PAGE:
|Madrid Masters1||A||A||A||2R||2R||2R||QF||SF||QF||1R||A||A||A||1R||A||0 / 8||9–8||52.94|
|Paris Masters||A||A||A||A||A||QF||W||2R||1R||1R||A||A||A||2R||A||1 / 6||8–5||61.54|
|Win–Loss||2–1||1–2||1–6||2–3||3–5||2–4||14–6||7–7||6–6||5–9||3–5||2–2||2–1||9–9||3–7||1 / 74||62–73||45.93|
|Titles–Finals||0–0||1–2||0–0||1–2||1–1||2–6||2–5||2–4||0–0||1–1||2–2||1–1||1–2||1–1||0–0||15 / 27||15–12||55.56|
|Year End Ranking||161||50||114||37||48||6||9||13||69||31||31||119||46||37||191|
2 Rusedski was granted British citizenship in June 1995.
Top 10 wins
|1.||Richard Krajicek||10||Tokyo, Japan||Carpet (i)||3R||6–4, 6–7(4–7), 7–6(7–2)||130|
|2.||Michael Chang||7||Tokyo, Japan||Carpet (i)||QF||4–6, 6–3, 7–6(8–6)||130|
|3.||Wayne Ferreira||10||Stockholm, Sweden||Hard (i)||1R||6–3, 3–6, 6–3||53|
|4.||Thomas Enqvist||10||Zagreb, Croatia||Carpet (i)||SF||6–4, 6–4||56|
|5.||Michael Chang||4||San Jose, United States||Hard (i)||QF||7–6(7–4), 6–4||39|
|6.||Yevgeny Kafelnikov||4||Grand Slam Cup, Munich, Germany||Carpet (i)||QF||6–7(5–7), 6–3, 6–1||10|
|7.||Yevgeny Kafelnikov||9||Vienna, Austria||Carpet (i)||1R||6–3, 3–6, 7–6(7–3)||17|
|8.||Pat Rafter||2||Vienna, Austria||Carpet (i)||QF||6–3, 7–6(7–3)||17|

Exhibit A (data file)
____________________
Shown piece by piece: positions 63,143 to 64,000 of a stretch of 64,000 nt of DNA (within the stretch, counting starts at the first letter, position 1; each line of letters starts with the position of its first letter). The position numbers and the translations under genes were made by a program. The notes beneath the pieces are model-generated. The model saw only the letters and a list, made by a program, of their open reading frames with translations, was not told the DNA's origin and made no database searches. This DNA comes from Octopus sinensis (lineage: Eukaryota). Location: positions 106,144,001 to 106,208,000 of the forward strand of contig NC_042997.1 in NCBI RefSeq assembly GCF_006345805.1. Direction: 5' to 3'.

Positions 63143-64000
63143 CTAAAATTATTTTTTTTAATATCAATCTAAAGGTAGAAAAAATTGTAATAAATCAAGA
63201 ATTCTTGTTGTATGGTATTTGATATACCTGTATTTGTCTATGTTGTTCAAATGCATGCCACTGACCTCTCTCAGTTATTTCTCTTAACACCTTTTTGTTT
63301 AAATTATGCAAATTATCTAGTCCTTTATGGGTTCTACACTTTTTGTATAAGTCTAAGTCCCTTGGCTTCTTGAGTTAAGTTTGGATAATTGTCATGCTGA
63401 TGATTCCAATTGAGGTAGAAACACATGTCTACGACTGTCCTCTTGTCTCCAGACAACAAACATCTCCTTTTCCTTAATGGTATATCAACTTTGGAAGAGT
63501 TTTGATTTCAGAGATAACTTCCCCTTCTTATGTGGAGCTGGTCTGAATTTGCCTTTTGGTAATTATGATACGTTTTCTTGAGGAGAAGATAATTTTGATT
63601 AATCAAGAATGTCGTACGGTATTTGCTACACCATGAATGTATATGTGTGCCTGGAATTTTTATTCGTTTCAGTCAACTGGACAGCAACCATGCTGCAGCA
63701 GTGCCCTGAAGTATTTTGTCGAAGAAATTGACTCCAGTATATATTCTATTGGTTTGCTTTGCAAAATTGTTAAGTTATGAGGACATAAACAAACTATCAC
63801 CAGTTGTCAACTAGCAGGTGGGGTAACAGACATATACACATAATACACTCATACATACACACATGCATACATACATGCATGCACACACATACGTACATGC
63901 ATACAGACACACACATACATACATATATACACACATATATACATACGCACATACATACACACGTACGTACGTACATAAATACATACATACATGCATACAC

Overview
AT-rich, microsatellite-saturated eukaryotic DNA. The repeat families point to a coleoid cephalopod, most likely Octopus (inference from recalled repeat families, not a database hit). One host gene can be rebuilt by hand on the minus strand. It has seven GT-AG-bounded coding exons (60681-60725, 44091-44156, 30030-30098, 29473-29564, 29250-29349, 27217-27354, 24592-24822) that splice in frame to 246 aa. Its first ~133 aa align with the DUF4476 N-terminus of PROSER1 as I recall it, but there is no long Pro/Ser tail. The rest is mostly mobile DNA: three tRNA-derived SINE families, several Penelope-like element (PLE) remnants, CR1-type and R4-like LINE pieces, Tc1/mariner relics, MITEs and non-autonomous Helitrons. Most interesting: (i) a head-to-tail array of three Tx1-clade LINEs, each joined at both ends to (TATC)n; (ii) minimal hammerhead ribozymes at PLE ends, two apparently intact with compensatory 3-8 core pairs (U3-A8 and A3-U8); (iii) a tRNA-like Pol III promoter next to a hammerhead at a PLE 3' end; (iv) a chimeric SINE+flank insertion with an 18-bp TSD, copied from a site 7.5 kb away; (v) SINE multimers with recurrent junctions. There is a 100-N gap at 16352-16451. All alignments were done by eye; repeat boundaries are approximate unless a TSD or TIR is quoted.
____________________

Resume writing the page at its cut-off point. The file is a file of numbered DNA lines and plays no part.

|9.||Pat Rafter||3||Stuttgart, Germany||Hard (i)||3R||7–6(7–4), 6–7(5–7), 6–4||13|
|10.||Yevgeny Kafelnikov||8||Paris, France||Carpet (i)||SF||6–3, 4–6, 6–4||13|
|11.||Pete Sampras||1||Paris, France||Carpet (i)||F||6–4, 7–6(7–4), 6–3||13|
|12.||Tim Henman||9||ATP Tour World Championships, Hanover, Germany||Hard (i)||RR||6–2, 6–4||11|
|13.||Gustavo Kuerten||5||Grand Slam Cup, Munich, Germany||Hard (i)||1R||6–3, 3–6, 6–3||6|
|14.||Yevgeny Kafelnikov||2||Grand Slam Cup, Munich, Germany||Hard (i)||QF||7–5, 7–6(8–6)||6|
|15.||Todd Martin||4||Stuttgart, Germany||Hard (i)||QF||4–6, 7–6(12–10), 6–4||6|
|16.||Yevgeny Kafelnikov||7||Vienna, Austria||Hard (i)||1R||6–4, 6–7(3–7), 6–3||44|
|17.||Marat Safin||2||Stuttgart, Germany||Hard (i)||3R||7–6(7–2), 6–4||89|
|18.||Gustavo Kuerten||1||Australian Open, Melbourne, Australia||Hard||2R||4–6, 6–4, 6–3, 2–6, 9–7||65|
|19.||Marat Safin||1||Milan, Italy||Carpet (i)||QF||6–0, 7–6(7–5)||52|
|20.||Lleyton Hewitt||6||San Jose, United States||Hard (i)||QF||5–7, 6–1, 6–4||58|
|21.||Andre Agassi||4||San Jose, United States||Hard (i)||F||6–3, 6–4||58|